I’ve been thinking about the characteristics or traits of a bookaholic recently. Maybe it’s time for introspection or I’m bored, no matter, I’ve been thinking about “stuff” and one of those is why do I call myself “addicted to reading.” I am. I read every thing. I read the paper. In today’s world that might be old fashioned but I enjoy fighting with the paper to get to the next part of an article. And it’s always a battle for me. The paper NEVER cooperates and folds nicely on the creases. I also read abandoned brochures. Sure some day I might buy that lake property in Arkansas, it could happen. I read any magazine left around unless it’s too grimy or in a doctor’s office. I never read magazines at a doctor’s office because I’ve got the theory stuck in my head the previous readers were sick and I’m sick enough thank-you-very-much. But I do read magazines when I’m waiting at the stylist. Those handlers when I think about it have just as many sick germs as the doctor’s office. Hmm. Well, most days while I wait I read my phone because it has email and NPR on it, so I can connect. Anyway, the point is I read obsessively and all the time. Enough that I’ve labeled myself as addicted to reading.
But one of the most misunderstood descriptions of an addicted reader is glomming. Non-readers really don’t get it. First, my definition of “glom” is the search for ALL published material by an author or within a series. Glomming is the act of finding and acquiring said material. Glommer is the person who performs the search. I’ve only glommed for twenty or so authors in my life. Or at least the life I remember. One of my first glomming incidents was discovering the world of Pern and dragons and obsessively collecting all the Anne McCaffery Pern books. I even picked up her non-dragon books and was delighted. Another author was Mary Stewart. She may have been my very first, beginning in junior high. Wow, she wrote of a sophisticated world that was a universe away from Lancaster County, Pennsylvania. Filled with spies, murders, intrigue and international European settings. I loved her. Then she wrote Merlin books and lost me. Ah, well. It wasn’t my time for Merlin, maybe later. After my European adventures I discovered Jane Aiken Hodge. Ah, European, but not just England. She tossed in France, Russia, Poland, Vienna, and Savannah. She made European history in high school come alive for me.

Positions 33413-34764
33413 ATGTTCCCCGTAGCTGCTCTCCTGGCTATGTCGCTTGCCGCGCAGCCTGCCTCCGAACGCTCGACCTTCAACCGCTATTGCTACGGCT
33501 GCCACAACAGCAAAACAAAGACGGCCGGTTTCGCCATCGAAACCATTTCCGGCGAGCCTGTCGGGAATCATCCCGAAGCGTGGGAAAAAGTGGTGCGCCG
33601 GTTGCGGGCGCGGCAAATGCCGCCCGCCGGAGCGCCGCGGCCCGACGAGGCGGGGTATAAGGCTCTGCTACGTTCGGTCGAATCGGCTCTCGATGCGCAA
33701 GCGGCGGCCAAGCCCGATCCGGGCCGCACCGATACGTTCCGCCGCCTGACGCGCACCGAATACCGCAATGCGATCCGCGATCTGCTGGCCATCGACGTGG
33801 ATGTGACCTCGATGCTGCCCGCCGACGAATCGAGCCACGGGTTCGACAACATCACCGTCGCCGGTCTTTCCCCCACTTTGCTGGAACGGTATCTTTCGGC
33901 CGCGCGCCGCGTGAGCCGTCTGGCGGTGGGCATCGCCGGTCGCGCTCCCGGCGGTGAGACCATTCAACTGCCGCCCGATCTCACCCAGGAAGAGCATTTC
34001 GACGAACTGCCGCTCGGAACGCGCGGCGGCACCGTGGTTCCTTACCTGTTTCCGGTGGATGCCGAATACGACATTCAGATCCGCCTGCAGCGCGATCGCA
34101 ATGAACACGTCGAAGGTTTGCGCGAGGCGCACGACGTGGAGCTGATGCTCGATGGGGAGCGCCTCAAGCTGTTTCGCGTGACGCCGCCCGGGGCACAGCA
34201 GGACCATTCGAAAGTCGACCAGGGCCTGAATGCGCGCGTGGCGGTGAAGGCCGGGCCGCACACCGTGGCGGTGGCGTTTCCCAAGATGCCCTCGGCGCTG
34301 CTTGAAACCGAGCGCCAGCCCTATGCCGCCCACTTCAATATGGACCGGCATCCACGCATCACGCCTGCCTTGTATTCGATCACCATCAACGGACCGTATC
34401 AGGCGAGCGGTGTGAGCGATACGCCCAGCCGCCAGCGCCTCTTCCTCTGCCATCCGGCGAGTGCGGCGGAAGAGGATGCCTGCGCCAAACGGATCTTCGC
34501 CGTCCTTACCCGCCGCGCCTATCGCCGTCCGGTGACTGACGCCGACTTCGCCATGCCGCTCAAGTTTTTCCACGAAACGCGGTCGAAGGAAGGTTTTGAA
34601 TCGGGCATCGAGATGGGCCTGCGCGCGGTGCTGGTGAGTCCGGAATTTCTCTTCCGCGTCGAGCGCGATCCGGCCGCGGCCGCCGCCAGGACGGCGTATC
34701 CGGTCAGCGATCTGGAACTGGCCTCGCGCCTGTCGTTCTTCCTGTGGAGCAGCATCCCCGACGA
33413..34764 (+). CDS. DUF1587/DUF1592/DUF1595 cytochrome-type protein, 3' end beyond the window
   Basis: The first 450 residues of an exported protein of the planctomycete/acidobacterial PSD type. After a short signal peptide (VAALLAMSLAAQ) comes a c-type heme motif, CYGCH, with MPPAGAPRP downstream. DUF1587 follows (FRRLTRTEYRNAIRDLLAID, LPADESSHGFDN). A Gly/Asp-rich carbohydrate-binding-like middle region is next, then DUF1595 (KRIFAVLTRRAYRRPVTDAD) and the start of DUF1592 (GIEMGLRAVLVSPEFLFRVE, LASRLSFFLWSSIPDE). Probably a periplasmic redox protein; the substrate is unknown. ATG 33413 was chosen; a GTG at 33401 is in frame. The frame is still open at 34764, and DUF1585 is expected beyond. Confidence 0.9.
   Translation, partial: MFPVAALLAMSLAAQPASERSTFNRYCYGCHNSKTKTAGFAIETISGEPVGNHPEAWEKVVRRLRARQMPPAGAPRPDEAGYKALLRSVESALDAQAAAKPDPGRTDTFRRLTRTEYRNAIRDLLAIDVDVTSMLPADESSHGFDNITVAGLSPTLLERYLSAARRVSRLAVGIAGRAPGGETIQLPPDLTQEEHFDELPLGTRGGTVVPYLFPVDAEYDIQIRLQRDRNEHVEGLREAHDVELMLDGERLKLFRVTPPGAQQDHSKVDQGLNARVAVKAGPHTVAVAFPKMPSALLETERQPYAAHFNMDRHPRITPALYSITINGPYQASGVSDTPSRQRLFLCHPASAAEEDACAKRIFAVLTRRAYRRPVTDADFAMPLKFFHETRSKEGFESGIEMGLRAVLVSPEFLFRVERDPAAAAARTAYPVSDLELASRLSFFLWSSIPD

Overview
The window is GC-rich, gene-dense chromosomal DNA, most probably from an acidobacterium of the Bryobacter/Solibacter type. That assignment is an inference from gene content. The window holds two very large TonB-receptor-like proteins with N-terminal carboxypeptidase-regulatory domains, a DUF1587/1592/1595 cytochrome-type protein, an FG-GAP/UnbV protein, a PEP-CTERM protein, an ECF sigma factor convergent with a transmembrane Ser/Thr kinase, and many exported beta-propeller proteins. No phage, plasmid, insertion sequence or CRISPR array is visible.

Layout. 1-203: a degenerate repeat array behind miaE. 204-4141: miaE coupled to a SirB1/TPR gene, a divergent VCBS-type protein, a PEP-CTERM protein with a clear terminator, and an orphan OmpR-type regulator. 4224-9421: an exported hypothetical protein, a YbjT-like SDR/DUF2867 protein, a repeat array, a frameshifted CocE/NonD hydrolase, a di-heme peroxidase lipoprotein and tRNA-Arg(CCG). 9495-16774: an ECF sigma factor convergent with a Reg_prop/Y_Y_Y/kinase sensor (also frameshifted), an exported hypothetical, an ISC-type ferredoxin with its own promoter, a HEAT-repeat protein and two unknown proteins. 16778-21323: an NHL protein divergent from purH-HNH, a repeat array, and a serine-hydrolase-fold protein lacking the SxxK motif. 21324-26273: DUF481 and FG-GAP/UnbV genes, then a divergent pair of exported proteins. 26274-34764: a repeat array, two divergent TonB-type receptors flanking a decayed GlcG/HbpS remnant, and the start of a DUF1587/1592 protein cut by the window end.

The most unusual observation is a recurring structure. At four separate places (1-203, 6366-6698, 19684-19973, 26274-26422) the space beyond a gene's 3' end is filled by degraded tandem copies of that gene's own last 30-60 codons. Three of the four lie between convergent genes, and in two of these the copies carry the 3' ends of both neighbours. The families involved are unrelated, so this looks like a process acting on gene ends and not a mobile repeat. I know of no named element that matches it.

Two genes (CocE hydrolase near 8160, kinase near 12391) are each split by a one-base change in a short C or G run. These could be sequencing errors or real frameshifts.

More recent gloms have included Lois McMaster Bujold and Janet Evanovich. the Bujold Vorkisian universe and characters are ones I revisit yearly, almost as a ritual. The Evanovich I sold. Sometimes books hold up and sometimes they do not. It’s sad when you go through a glomming adventure, finally collect all the books and then settle in for a good solid week of reading and then feel left down. It happens. But it’s more the case you’ll glom and have a wonderful adventure of reading a new-to-you author who delights with every book, or at least makes you feel it was worth all the effort.
Recent glomming has been made so much easier with the Internet. Ten years ago you discovered new authors from reader groups, yahoo or listserves. That’s how I found Mary Balogh, Jo Beverly and Mary Jo Putney. I had some of their books but never realized they had whole series! Then groups like book store junkies formed of like-minded people who could help you find and price books. I remember being SO excited when a package would arrive filled with books from a far away state or country. It was like Christmas and birthday rolled up into one. But no one in my family “got it.” They seriously could not understand my excitement over plastic wrapped used books. Better than an Amazon package because those packages contained something that a glommer treasured, a book or two to complete a set.
Today I have a good friend who will hunt down books for me, and I love her! Amazon and other sites will help you find entire backlists easily and quickly and give you and idea of what they’re worth. But there is still the joy in the hunt. Of wandering into a used book store or garage sales with a book table or boxes or into a thrift store and finding that one book you’ve been looking for and not having to spend $30 to acquire.
But things are changing, now old backlists are being issued as Kindle versions so that search may not be so hard. And the annoyance of finding the book you’re reading is number 8 in a series and only the last three are still in print, so good luck in finding the missing ones that will explain all those nasty gaps you just don’t get may finally have come to an end. And maybe if an author doesn’t sell book three of a trilogy to their old publisher, it will still see the light of day in an e-version. I have high hopes!
So are you a glommer? If so, who have you glommed? How do you do it? Search in stores personally? Hire / commission a glommer? or do you buy online?
Until next time…
Get out there and READ a book…
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